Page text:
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Andrei, a Wella-UNICEF training course graduate: “I want to learn and have a bright future”

Andrei with his friends during a course at the training centre

Eight years – that is how long Andrei[1], a boy with big inquisitive eyes from Focșani[2], who is in the care of the State, can continue to rely on the support of the authorities. But only if the young man will attend public education in a full-time program. For the 11th grader who goes to a high school in town, time is not his best friend. He has to make up his mind about his future. An opportunity has already knocked and Andrei wants to reach out and grab it. He has been offered to go to Australia for a year to sharpen his skills as a hairstylist, with the best professionals in the business. The good news came when the young man successfully graduated from the hairdressing/barbering training course held as part of the Wella-UNICEF project in Romania.

A life on the move 

At the age of only five, Andrei was taken away by the Romanian State and placed with a foster carer because his biological parents, faced with material and social challenges, were not in a position to give him a decent living, access to education, or the affection every child needs. “My mother works as an apartment building cleaner in Bucharest and my father is jobless, so they were limited in what they could provide for me”, says Andrei.

Andrei spent the following eight years with a foster family, in a village located in the County of Vrancea. But this arrangement also failed to offer Andrei the support he needed. Whilst he had a home and a warm meal within a normal family, the people taking care of him did not support his dream of going to a fine arts high school. The foster family believed that focusing on the main subjects, like mathematics or Romanian, and getting high grades were more important than helping him to find his calling. “When I got in the first family, I was so happy because I felt like I was going to my real parents. But I immediately realised it was not the case and I started crying. My “new” parents took their time and explained to me what was going on and I eventually understood everything. Still, I would have liked to get some support to attend the arts high school. I really love to draw and I think I’ve got talent, but no one has encouraged me”, confesses the young man.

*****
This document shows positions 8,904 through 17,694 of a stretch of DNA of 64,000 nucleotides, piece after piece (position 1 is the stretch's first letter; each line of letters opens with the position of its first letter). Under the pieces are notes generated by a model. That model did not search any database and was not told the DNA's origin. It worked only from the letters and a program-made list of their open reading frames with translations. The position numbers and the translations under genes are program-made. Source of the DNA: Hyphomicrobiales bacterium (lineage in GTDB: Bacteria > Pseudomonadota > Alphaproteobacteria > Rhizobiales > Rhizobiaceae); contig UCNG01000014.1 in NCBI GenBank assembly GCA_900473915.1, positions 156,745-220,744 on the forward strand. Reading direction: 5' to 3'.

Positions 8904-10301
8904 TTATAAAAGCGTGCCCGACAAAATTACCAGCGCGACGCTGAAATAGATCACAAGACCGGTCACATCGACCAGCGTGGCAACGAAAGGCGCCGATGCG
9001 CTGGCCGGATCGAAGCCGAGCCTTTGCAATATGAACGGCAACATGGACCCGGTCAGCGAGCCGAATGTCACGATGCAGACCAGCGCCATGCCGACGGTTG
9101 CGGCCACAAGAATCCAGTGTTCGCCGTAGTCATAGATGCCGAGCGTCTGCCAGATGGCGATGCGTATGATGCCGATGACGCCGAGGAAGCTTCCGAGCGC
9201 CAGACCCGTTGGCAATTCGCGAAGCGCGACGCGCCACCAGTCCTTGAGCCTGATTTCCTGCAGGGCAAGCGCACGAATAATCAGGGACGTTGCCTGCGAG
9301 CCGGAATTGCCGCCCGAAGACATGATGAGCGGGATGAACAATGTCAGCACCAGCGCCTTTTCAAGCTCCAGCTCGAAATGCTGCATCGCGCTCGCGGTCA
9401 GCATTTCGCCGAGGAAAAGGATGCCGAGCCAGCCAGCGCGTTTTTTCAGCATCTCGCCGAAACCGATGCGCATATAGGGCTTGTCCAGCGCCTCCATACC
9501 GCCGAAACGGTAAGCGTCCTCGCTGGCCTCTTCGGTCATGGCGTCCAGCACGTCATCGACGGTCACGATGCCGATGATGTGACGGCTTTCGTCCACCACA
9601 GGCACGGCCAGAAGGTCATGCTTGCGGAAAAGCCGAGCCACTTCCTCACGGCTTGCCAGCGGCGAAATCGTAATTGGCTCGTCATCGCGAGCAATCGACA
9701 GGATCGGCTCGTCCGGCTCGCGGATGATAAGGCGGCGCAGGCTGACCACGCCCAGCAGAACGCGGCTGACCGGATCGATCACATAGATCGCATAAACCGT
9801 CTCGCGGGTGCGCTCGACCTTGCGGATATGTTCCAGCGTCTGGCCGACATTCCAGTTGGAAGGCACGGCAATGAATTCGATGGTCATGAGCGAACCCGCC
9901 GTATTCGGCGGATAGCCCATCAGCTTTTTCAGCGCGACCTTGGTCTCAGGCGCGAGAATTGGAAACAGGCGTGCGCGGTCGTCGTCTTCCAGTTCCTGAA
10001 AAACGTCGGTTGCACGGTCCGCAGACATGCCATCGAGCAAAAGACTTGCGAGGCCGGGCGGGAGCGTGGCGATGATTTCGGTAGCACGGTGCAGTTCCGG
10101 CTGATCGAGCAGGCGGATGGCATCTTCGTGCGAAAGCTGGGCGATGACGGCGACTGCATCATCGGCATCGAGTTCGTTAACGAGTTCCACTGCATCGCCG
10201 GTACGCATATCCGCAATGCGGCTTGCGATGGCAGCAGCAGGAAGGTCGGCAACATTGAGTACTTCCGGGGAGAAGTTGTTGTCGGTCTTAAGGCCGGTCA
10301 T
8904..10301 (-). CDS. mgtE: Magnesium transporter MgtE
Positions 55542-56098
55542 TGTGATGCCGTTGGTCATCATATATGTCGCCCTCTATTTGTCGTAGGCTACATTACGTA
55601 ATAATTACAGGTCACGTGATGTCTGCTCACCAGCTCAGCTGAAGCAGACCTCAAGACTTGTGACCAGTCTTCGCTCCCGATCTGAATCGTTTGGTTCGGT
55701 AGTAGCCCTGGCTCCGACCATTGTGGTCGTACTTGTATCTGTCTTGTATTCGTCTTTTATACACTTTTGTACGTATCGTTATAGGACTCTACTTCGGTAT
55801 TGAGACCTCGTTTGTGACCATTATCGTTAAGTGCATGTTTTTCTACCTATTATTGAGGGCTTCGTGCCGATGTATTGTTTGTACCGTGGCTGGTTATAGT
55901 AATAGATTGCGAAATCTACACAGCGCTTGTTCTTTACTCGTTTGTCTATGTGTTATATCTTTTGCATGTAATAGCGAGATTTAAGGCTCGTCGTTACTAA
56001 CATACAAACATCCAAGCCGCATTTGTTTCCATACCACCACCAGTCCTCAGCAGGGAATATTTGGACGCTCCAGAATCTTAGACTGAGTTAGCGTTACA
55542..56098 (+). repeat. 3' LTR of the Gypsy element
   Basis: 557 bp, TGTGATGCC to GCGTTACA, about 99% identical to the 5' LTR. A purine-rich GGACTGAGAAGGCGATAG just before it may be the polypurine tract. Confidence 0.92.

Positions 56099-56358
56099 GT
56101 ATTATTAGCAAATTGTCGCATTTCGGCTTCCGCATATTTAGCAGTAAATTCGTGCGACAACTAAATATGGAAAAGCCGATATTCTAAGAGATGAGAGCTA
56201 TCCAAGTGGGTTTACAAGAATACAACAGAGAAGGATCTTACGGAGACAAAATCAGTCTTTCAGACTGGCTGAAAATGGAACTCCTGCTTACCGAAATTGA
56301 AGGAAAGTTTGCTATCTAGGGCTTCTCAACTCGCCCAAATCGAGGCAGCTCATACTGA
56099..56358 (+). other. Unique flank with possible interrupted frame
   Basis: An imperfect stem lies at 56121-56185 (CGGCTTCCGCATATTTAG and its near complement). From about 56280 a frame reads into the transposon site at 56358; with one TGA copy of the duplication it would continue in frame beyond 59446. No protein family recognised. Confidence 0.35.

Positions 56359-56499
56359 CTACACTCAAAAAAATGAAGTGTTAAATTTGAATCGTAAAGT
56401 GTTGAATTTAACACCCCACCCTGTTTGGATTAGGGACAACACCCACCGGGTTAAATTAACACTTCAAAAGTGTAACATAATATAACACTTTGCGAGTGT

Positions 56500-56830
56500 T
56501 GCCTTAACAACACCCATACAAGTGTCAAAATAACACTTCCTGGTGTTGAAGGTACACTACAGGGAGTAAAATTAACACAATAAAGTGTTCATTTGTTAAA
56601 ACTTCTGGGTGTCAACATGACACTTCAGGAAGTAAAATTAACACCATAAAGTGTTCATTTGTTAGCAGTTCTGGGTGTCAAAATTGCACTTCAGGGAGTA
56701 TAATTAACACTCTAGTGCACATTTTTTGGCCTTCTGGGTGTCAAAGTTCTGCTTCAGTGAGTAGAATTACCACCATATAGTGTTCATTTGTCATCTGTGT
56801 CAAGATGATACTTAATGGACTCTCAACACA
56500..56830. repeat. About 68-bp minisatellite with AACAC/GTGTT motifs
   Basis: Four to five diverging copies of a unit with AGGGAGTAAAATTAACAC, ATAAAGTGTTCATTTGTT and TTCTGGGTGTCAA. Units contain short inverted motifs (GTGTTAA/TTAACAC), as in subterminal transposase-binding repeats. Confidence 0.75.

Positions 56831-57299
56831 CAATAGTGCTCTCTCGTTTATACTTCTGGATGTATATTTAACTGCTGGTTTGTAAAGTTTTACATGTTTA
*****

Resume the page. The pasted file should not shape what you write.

After eight years, Andrei moved to another family where he stayed for only one year because the foster carer had to retire. Now, the boy is one of the nearly 70,000 Romanian children and youth benefiting from one form of social protection or another, and one of the adolescents in the residential care of the Vrancea General Directorate for Social Assistance and Child Protection.  For the girls and boys at the centre, this is home. This is where they eat, sleep, wash and do their homework. This is where they live most of their teenage years, under the supervision of staff who try to make their life as close to normal as possible since these adolescents and young people have been and are deprived of the most precious thing to a child, parental love.

The transition from nine years of foster care to residential care can be painful and hard for a young man who no longer benefits from the support of a foster family. “When I left my foster family and came to the high school in town, everything seemed unfamiliar to me, everything was very big, and I started having second thoughts about how I would do in school. Some days, I would feel extremely lonely and in need of support, but I’d talk to pretty much no one and I’d just sit there and think, trying to snap out of it on my own”, says Andrei. 

Education- a right and a means of integration for children and youth in residential care

Often, school fails to provide a proper environment to these adolescents and young people, many of whom are ridiculed and marginalised, so they end up hiding their past. “When I got to Focșani, my classmates didn’t know many things about me and they still don’t because I haven’t told them much. Only two of them know that I come from a placement centre”, remembers Andrei.